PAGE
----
How does a user ensure they are understood with the absence of contextual and social cues by communication partners, in order to avoid misinterpretation and FLAMING?
As previously mentioned, when communicating via text over the internet there is an absence of social and contextual information, such as attitude, mood and non-verbal cues (i.e. body language) (boyd, 2011; Lo, 2008; Luor et al., 2010) that are part of face-to-face interaction. When using social media, such as Twitter, a tweeter needs to ensure that their message is understood. There are various ways in which a tweeter can provide contextual information, two of which are emoticons (emoji’s) and the hashtag symbol.
As internet use has spread and developed, so has the developments and use of emoticons. Derks, Bos & Grumbkow, 2007, conducted a study with adolescent internet users, with results showing that emoticons were used more in socio-emotional social contexts, than in other task-orientated social contexts. In a sense they have become a paralinguistic feature of interaction in the online context. Huang, Yen & Zhang’s 2008 study found that emoticons have positive effects upon interaction online, through the enjoyment of use. This means, that emoticons are most used in positive interactions in which the purpose is to socialise and emotionally connect to others (Thompson & Foulger, 1996). If we revisit Halliday, 1975, and boyd, 2011, they serve an interactional and social purpose.
Hashtags were originally used by Twitter as a search tool, to find posts of the same topic (Caleffi, 2015; Scott, 2015). This role has evolved, and now the hashtag guides the reader’s inferential processes when interpreting the ‘utterance’, as each audience member will bring their own set of contextual assumptions to the utterance. This aids the readers understanding of the message (Caleffi, 2015; Scott, 2015).
In a social media such as Twitter, where there are limited social cues and dynamic discourse, the use of hashtags is a pragmatic element that provides explicit social and contextual information (Justo, Corcoran, Lukin, Walker & Torres, 2014; Kunneman, Liebrecht, Mulken, & Bosch, 2015). An example of this is seen with sarcasm. In face-to-face interactions, sarcasm is portrayed through vocal inflection (Lee & Narayanan, 2005), when online however; this is not possible. Instead, “#sarcasm”, “#irony” and “#not” are most commonly used, at the end of the utterance. In doing so there is a restriction on misinterpretation, decreasing the risk of FLAMING, as well as an increased identification of the speaker’s sarcastic tone. The hashtag then becomes a linguistic marker for sarcasm (Justo et al, 2014).
“The more explicit the marker, the better the utterance is understood, the less complex it is perceived and the better it is rated” (Burgers, Mulken & Schellens, 2012); which in turn links back to the relevance theory, and Habermas’ notion that media broadcasts what the audience chooses, not necessarily what the individual wants (boyd, 2011; Habermas, 1991). When creating an utterance with the addition of the ‘#’, a user is grouping that utterance (their opinion/feelings/experience) with others whom have also used that same hashtag. Although hashtags provide some social and contextual cues, there are still risks of misinterpretation and flaming, especially if the symbol is not used reliably, or is used to signify cynicism or disagreement.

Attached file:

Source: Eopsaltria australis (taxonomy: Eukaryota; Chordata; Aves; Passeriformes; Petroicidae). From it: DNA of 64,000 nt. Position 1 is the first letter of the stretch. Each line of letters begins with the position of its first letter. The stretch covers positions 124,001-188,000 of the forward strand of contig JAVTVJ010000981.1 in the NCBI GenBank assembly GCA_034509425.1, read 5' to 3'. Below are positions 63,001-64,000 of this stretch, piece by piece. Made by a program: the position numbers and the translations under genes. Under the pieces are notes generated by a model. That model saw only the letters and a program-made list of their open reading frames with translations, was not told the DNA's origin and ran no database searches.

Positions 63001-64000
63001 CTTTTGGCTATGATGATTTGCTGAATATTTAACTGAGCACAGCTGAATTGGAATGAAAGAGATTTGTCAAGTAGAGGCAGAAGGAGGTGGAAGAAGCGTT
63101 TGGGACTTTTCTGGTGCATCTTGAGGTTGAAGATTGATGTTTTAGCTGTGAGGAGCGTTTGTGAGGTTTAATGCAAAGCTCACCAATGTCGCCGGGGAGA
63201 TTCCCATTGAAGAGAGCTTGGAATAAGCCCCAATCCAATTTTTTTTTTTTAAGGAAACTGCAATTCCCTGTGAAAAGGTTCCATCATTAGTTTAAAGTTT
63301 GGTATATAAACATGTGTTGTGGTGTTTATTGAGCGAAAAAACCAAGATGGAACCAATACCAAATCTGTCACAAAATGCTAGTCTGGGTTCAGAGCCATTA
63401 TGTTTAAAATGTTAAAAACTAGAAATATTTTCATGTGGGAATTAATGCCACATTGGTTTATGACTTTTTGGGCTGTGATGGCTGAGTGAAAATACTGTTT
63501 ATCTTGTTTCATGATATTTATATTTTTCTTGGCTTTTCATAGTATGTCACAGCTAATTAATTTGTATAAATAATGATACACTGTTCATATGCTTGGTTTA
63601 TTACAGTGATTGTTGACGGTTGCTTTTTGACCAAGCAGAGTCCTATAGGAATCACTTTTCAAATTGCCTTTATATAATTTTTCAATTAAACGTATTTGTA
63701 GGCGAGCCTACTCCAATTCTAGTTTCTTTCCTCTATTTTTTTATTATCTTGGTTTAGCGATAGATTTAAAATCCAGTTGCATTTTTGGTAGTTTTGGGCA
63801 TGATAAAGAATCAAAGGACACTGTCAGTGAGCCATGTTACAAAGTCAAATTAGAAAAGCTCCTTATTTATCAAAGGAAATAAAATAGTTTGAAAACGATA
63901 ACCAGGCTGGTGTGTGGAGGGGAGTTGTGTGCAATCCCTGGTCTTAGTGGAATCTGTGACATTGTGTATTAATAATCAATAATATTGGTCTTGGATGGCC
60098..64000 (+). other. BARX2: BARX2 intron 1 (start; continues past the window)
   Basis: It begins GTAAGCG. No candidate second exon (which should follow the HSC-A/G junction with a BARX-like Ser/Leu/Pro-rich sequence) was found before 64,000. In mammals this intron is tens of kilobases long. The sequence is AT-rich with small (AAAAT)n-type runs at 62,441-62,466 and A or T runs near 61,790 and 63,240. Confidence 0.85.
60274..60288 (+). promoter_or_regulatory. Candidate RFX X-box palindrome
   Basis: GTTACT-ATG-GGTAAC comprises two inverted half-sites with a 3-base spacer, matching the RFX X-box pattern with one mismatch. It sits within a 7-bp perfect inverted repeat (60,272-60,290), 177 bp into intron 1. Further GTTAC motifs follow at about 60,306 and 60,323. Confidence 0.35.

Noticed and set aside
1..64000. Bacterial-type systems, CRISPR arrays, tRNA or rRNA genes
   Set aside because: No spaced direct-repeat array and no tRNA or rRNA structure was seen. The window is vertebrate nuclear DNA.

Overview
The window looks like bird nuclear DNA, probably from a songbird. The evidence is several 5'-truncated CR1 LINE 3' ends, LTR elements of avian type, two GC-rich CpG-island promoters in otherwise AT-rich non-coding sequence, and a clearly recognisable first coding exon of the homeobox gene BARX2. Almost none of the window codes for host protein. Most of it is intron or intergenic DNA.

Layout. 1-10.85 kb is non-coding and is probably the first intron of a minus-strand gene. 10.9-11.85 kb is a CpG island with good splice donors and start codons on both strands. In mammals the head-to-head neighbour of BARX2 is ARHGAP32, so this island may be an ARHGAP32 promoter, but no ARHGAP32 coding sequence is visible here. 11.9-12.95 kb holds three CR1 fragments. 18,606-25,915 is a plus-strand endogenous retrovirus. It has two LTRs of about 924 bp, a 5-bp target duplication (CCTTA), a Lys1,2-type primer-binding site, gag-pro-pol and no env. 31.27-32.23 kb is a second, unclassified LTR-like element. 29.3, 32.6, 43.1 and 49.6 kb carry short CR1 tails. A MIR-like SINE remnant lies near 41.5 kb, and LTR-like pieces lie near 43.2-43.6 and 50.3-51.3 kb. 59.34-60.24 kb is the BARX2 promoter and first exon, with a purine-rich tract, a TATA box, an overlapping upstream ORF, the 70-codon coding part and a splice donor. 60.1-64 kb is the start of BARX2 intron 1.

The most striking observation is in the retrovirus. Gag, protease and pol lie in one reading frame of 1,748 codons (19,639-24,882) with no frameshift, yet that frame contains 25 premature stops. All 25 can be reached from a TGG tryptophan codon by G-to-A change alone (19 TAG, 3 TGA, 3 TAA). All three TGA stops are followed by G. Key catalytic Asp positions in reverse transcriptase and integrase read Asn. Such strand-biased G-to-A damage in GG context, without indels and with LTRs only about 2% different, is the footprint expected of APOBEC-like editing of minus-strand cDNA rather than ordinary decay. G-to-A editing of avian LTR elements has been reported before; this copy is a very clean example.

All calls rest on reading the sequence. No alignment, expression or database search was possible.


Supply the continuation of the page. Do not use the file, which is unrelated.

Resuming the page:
In addition to its online extra-linguistic function, the hashtag has recently become a part of the linguistic landscape in offline social and interactive environments (Caleffi, 2015; Landry & Bourhis, 1997). Based on the statistics, a large percentage of the world’s population is on two major social media sites, Facebook and Twitter. Therefore, not so surprising that ‘hashtag’ was voted 2013 word of the year by the American Dialect Society (Caleffi, 2015) and made its way into the Oxford Dictionary (Oxford Dictionaries Online). The hashtag now appears is advertising, competitions, speeches, and even in face-to-face interactions, usually with the accompaniment of a hand gesture.
For Speech Pathologists with adolescent clients with pragmatic disorders, it is important to consider the use of these two pragmatic elements (emoticons and hashtags), and how they function in online social media networks, as well as being aware that these elements have moved to the offline linguistic landscape. It is not only important for practicing Speech Pathologists to be able to provide clients with understanding and the ability to safely use hashtags and emoticons to provide appropriate social context in a networked environment, but also provide them with the means and skills to in turn interpret and infer the messages of others who also use these symbols with pragmatic purposes. In doing so we are able to provide our clients with the best quality, holistic service that caters to the individual’s needs and sense of self (Reich, 2010; Zhang, 2010). However, research as to how these tools may potentially benefit or disadvantage clients with specific pragmatic disorders and impairments is limited, and future research and exploration of these elements is needed (Mazurek, 2013).